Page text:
security attributes. These security attributes may include the
classification markings such as top secret, secret, or
confidential or may include company security markings such as
company confidential or company internal use only. Although
the above security attributes are set out as examples, it is to
be understood that the system may handle any security
attributes or as many as are necessary and defined for use by
the application software.
Next, the KMUA 40 establishes a communication channel with
a remote system via the transfer of the association request
102. The remote system responds to this request via transfer
103 to KMUA 40.
Next, negotiations may take place between the two systems
that is, one system may have the security attributes of secret
or top secret levels while the other system may have the
security attributes of its application software as secret or
confidential level. As a result, these two systems negotiate
via data transfers 104 and 105 any parameters such as security
attributes which require resolution. In the above example, the
secret level would be common to both systems and would be
selected for the transfer of subsequent data.
Once the two systems have set all the proper parameters,
each system installs the cryptographic association in its red
and black memory subsystems. That is for the system shown in
FIG. 4, KMUA 40 requests the establishment of the cryptographic
association to the black memory side via transfer 106. This
request is made through the black management application 81 to
the black security process 83. For completion of the test, the
black security process 83 transmits a response to the black
system management application 81. The response from the black
memory side occurs black system management application 81 via
transfer 107. Similarly, KMUA 40 requests the cryptographic
association be installed on the red memory subsystem via
transfer 108. The transfer 108 from KMUA 40 occurs via the red
system management application 71 to the red security process
73. The red security process 73 responds through the red
management application 71 to KMUA 40 via the 101 transfer.
When this cryptographic association has been established on the
red side, response is made via transfer 101 to KMUA 40.
Lastly, the cryptographic association has been established
between the two subsystems with the black and red subsystem of
each system having installed the association. KMUA 40 notifies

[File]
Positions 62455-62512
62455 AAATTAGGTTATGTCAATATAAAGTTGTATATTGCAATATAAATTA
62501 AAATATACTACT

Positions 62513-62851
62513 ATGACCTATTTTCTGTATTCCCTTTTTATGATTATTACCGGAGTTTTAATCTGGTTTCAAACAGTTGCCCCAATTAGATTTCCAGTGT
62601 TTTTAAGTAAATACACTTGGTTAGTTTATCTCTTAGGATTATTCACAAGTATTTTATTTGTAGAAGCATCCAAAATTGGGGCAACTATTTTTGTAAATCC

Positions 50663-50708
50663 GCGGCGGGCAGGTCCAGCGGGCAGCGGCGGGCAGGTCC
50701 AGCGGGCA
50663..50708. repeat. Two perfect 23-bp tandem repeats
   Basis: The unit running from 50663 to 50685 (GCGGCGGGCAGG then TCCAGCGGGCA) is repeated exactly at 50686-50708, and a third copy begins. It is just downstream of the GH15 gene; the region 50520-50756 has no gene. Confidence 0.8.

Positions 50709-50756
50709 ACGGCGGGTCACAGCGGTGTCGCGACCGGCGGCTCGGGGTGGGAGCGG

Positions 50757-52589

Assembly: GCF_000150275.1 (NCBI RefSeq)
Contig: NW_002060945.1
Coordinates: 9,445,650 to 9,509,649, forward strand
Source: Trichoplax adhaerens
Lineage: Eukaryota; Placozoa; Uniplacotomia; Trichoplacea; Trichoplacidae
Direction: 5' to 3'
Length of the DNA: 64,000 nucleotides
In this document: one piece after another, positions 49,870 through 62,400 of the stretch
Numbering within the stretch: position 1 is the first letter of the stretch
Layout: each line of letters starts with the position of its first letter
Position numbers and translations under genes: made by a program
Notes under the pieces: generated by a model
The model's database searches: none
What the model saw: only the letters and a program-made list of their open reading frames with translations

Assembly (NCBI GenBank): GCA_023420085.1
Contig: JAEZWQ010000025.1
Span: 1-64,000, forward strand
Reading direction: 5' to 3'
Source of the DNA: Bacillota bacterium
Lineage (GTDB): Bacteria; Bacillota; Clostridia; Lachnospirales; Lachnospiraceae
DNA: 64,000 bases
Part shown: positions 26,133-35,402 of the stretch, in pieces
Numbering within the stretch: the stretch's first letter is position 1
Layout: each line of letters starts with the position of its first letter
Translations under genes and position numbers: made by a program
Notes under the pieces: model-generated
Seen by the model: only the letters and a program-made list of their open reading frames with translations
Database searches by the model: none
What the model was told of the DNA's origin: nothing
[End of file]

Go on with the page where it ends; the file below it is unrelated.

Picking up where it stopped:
the requesting red side application software 72 of this fact
via transfer 108 through red system management application 71.
Referring again to FIG. 4, the responder create TEK
scenario will be explained. This scenario is very similar to
the initiator create TEK scenario, except that the other system
has initiated the request for a cryptographic association.
KMUA 40 receives the request for cryptographic association via
transfer 103 from the black processing side. It responds to
the initiating system via transfer 102 through the black side.
Any negotiations which must occur are handled via transfer 105
and 104 between KMASE 30 and the black side. Next, KMUA 40
installs the cryptographic request on the black side via
transfer 106 and receives the response via transfer 107.
Similarly, KMUA 40 installs the cryptographic association on
the red side via transfer 108 and receives the response via
transfer 101. These installations are similar to those of the
initiator create TEK described above. The responder system is
then ready to receive data from the initiating system.
Referring to FIG. 5, the initiator encrypt and decrypt
scenarios will be explained. An application program of the red
side requests encryption of data by transfer 110 to the kernel
security process 60 via red security process 73. Kernel
security process 60 performs the encryption of data received
from the red side application software and transmits this
encrypted data via transfer 111 to the black side application
software via black security process 83 which requires the data.
To accomplish this, the red side application software passes
the data or a pointer to the data to the KSP 60. In addition,
the application software indicates which cryptographic
association is required for the data encryption. That is, the
application software must indicate which of the previously
established cryptographic associations requires this data.
Therefore, the create cryptographic association, with one
system being the initiator and one the responder, must have
already taken place before the encrypt/decrypt scenario.
Similarly, black side application software may transmit
encrypted data to KSP 60 via the black security process 83.
KSP 60 decrypts the data from the black side application
software and transmits the data to a red side application
software via transfer 113 through red security process 73.
Again, it is to be noted that black side application software
transfers certain parameters to the KSP 60. These parameters
include either the data or a pointer to the data and the
indication of the identity of an established cryptographic
association. Further, it is to be noted that only encrypted
data exists and is handled by the black side application
software. In contrast, either unencrypted data (plain text
data) or encrypted data is handled by the red side application
software. The encrypting and decrypting functions performed by
the KSP 60 are inverse functions of one another. The
particular cryptographic algorithm to use has been indicated
when the cryptographic association was initiated to the KMUA
Referring to FIG. 6, the local encrypt and local decrypt
scenarios will be explained. Again, for the local
encrypt/decrypt scenarios, a prior cryptographic association
must have been established. The local encrypt/decrypt
scenarios utilized either symmetric or asymmetric algorithms
that include confidentiality, integrity, authorization, access
control and non-repudiation. These encrypt/decrypt services
apply only to red side application software. That is, the
application program requesting the encrypt or decrypt and the
program to receive the encrypted or decrypted data must reside